Ankle Fusion or ankle Replacement ?

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Hi dear friends

I am 28 yrs old male from Denmark, I injured my left ankle around 7 yrs ago, it's been so painful for the last 3 yrs and doctors told me that I have arthritis in two joints of my ankle and an ankle fusion or replacement is a necessary.

so which one would you recommend me to have ?

I would be glad to get your experience and suggestions ?

Thank you all.

1 like, 12 replies

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12 Replies

  • Posted

    Difficult decision to have to make. I had to make this decision 4.5years ago at 70 and went for a TAR mainly because of the possibility of the joints of my toes failing due to them having to work harder.

    My TAR is now to be revised due to Osterlylis a well known issue the surgeons usually fail to tell you about. In my case a good outcome has poor odds as it continues to get worse as my hip on the other side failed recently whilst waiting for the revision.

    Cheers Richard

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  • Posted

    Being so young your TAR will only last 10 yrs and most don't even last that long and you have to be very careful with them after and may limit some activities and sport. The recovery is so much faster with the TAR though and that makes it appealing. You can weight bear in a few weeks as opposed 3 months with the fusion. I had a fusion and it had been a long journey . I'm 5 months and can still only walk very short distances and I am getting my plate and screws out next week.

    I would do you research, the TAR are not done often here in Canada and my surgeons opinion is that it is really not perfected yet and has a high percent of failure.

    I wish you the best whatever you choose.

    Also fusion do last for life , but ROM can be limited.

    Margie

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  • Posted

    If I can come back and say that in the Uk the are at present only about 900 TARs done each year shared out between quite a number of surgeons with a few doing quite a number with the remainder only doing very few each year.

    This is a very tricky procedure requiring everything to be as near perfect as possible for it to be a success so experience is essential.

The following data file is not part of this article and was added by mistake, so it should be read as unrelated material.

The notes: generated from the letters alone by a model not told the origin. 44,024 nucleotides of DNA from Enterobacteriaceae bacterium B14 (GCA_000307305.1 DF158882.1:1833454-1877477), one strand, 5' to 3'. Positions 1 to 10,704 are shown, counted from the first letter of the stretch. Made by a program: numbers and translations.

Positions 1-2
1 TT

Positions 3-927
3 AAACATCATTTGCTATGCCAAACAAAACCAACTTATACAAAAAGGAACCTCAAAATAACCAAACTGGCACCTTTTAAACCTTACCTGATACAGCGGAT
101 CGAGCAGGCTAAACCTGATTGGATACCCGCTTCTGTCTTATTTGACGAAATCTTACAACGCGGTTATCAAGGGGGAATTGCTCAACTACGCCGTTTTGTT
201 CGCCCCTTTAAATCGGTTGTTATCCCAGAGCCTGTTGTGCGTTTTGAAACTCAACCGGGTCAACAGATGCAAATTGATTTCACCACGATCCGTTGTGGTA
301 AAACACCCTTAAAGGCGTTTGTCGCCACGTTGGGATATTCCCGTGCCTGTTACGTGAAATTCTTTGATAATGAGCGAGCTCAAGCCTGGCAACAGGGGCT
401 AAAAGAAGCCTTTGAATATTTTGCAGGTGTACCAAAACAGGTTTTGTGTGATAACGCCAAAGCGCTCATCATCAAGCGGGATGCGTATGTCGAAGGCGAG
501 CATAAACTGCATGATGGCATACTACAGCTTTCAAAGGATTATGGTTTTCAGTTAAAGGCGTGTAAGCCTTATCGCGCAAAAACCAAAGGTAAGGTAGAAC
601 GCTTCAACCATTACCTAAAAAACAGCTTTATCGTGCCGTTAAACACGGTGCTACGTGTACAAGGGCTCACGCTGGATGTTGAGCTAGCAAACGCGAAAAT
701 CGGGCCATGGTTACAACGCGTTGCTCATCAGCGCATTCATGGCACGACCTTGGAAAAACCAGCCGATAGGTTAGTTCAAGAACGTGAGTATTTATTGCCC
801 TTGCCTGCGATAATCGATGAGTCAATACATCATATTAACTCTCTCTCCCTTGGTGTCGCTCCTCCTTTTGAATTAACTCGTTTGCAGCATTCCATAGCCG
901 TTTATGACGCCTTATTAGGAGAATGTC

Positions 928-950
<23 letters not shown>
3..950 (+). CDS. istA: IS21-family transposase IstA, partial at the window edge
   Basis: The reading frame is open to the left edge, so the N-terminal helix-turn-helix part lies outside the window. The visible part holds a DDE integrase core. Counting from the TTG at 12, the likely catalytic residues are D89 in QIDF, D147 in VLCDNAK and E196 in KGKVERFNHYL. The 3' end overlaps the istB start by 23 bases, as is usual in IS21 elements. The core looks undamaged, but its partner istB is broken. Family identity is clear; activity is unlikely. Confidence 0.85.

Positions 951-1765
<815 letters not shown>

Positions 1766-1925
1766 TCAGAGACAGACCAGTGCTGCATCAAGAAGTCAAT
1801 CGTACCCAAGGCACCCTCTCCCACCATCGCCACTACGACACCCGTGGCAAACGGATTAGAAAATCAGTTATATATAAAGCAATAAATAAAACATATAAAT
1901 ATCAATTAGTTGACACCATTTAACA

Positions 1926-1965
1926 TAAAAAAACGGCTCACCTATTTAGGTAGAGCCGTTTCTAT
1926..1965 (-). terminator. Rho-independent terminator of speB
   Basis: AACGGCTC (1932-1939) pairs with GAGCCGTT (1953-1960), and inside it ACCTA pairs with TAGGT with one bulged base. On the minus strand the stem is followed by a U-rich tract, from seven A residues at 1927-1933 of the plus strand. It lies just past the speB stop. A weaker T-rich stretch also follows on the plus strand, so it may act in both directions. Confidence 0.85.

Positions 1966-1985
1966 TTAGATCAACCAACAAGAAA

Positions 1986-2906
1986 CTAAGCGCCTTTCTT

Mine seemed to be good but has failed due to osteolysis which could have been because the surgeon did not deal with a cyst in the surgery area and or one half of the prosthesis not being positioned as well as possible and at the wrong angle.

    This could have created wear debris that my body was not able to deal with resulting in osteolysis.

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    • Posted

      Hi Richard and Margie

      Thank you for sharing your stories, I am really confused and can't take a decision yet, because couple of doctors that I met are telling me if fused I may walk with a limp, and I don't want that, but it looks like that I have no other option, and all surgeons are advising me the Fusion,

      Best

      Mo

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    • Posted

      My brother in law had the full fusion and he got an orthopaedic shoe with a slight rocker bottom and now does not limp at all. The rocker bottom is hardly noticeable not like some of those that have that goofey looking bottom.

      It is a tough decision, so maybe get a second opinion from another surgeon, and do your own research.

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    • Posted

      Dear Mo

      Unfortunately at the moment for a young chap like you a fusion is likely to be the safest option but it should come with the warning that as the years go past your joints in the foot are quite likely to fail.

      It's a real bummer. Sorry I cannot give you more encouraging news.